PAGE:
In the figure, you can see that the new agent trained with a modified award (Reward Shaping) is statistically significantly superior to the agent observing the original award (Baseline). This means that we were able to save computing resources without sifting in terms of the original award.
Feature engineering and potential features
The next tested modification is the addition of new features, such as the acceleration of body parts and the speed of cornering.
Almost the entire previous article is about potential features. You can also read about them in articletherefore we will not dwell on them for a long time.
I just want to note that this time we could not find enough videos of running people with one prosthesis, so we had to record them ourselves. In addition, this year it was required to run at a given speed (unlike last year, when it was necessary to develop the highest speed), so we used different videos for different given speeds.
The graph shows that an agent with additional features (Feature Engineering) significantly exceeds the base implementation of the agent.
Multiprocess Distributed Learning
OSim is an accurate physical simulator of the human musculoskeletal system. To achieve high accuracy of simulation, the environment requires a significant amount of computation after each action performed by the controller. This leads to poor performance and slow operation of the environment. Moreover, the simulator does not use parallel computing, which does not allow it to use all available computing resources.
One possible solution to this problem is to run several environments at once. Since each OSim environment works independently of the others and does not use parallel computing, such a solution will not affect the performance of each running environment. But all running environments in the learning process must interact with the trained agent. To fulfill these requirements, a framework for distributed multithreaded training was designed. The framework is divided into two parts: client and server. Parts communicate over the Internet using the HTTP protocol.
The server is responsible for executing client requests in real environments: restarting the environment and performing the action by the agent. After each request, the server returns to the client the current state of the environment as a response.
The client, in turn, is also divided into several parts: training processes, data sampling processes and interaction with the server. For each real environment running on the server, a virtual environment is created that provides an interface to the real environment. This allows the client to interact with remote environments in the same way as with real ones. Since the agent needs to perform actions in it to get experience from the environment, the processes responsible for the agent’s actions (Model Worker) were added to the scheme. They receive states from the currently running environments and return the action that the agent wishes to perform in the received state.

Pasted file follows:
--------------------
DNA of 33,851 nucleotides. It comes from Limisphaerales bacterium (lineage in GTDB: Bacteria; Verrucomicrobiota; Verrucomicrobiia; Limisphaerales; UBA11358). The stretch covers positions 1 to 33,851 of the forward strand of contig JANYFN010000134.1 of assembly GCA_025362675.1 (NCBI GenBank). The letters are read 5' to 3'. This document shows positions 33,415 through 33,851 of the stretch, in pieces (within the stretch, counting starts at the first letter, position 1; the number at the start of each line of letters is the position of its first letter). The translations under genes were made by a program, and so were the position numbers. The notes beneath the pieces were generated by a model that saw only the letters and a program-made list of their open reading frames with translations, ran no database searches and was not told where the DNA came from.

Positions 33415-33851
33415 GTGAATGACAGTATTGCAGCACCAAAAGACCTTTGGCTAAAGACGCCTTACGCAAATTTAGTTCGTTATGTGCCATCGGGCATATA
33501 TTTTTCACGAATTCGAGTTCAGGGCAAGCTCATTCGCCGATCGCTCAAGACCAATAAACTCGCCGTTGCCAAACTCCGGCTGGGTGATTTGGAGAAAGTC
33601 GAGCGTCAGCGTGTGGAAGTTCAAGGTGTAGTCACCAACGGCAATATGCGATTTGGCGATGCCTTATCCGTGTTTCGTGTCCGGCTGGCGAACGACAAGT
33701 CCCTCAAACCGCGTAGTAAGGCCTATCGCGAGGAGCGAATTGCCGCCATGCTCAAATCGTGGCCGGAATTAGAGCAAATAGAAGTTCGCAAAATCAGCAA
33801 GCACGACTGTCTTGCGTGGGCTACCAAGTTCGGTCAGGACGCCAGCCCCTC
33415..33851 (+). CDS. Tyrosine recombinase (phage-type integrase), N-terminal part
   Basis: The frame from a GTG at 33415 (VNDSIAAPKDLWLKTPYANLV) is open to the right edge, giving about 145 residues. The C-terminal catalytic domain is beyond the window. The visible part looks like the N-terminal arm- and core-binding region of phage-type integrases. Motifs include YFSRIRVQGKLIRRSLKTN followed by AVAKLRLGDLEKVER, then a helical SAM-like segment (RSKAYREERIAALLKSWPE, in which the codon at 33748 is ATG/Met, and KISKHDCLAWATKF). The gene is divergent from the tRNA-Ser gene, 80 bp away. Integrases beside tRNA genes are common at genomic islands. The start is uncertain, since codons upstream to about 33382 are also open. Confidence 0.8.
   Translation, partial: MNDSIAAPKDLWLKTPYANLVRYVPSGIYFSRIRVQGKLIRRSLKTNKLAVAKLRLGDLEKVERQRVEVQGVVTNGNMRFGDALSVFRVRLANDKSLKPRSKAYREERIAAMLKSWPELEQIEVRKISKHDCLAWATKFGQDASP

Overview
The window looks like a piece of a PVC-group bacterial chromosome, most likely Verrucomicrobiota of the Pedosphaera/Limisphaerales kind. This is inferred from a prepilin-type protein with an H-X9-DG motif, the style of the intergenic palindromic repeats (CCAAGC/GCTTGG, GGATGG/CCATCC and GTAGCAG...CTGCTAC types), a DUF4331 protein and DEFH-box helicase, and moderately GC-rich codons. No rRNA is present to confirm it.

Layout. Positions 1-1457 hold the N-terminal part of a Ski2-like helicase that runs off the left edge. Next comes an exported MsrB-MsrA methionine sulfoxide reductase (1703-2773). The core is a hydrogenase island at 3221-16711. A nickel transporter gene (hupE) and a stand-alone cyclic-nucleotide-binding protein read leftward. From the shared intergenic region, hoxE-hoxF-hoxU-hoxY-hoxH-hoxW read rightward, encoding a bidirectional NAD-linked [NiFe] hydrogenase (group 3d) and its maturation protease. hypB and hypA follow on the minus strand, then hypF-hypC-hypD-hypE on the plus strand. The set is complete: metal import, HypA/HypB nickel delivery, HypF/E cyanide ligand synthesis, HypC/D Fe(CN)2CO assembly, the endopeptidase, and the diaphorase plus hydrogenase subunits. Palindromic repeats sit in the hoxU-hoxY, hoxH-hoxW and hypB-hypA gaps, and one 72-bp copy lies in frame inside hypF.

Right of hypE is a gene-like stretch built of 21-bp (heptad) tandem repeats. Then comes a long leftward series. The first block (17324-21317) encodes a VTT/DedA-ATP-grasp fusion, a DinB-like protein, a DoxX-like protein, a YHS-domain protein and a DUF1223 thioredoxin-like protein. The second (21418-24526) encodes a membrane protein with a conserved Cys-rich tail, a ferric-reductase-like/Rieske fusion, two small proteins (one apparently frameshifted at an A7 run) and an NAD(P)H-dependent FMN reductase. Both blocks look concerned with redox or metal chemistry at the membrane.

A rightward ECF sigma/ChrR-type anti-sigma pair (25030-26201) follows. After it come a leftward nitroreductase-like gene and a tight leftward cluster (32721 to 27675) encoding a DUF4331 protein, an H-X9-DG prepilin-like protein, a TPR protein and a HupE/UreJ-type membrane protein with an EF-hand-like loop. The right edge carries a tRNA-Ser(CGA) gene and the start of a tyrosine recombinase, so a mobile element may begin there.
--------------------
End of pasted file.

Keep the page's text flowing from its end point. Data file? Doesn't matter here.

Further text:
Sampling processes are used to preserve and reuse during training the experience gained from OSim. Each of them stores the transition buffer that the agent observed, and randomly collects data batches. The collected batches are transferred to training processes that update the neural network in accordance with the selected algorithm.
This approach can significantly increase the speed of training an agent in a low-productivity environment by increasing the amount of experience gained from the environment.
Below is a table with the results at the end of the episodes and the incidence rate of trained agents. DDPG corresponds to the basic implementation, Feature Engineering to the addition of new features, Reward Shaping to the presence of a modification of the award, Ensembles to the compilation of several versions of a single agent.
These techniques helped us to take sixth place in the overall competition.
Separately, I want to note that, perhaps due to the use of potential functions, our agent learned to walk “humanly”. For example, below are the results of the projects that took the first two places, and ours 🙂
I hope this post motivates you to try to participate in reinforcement training competitions! Good luck 🙂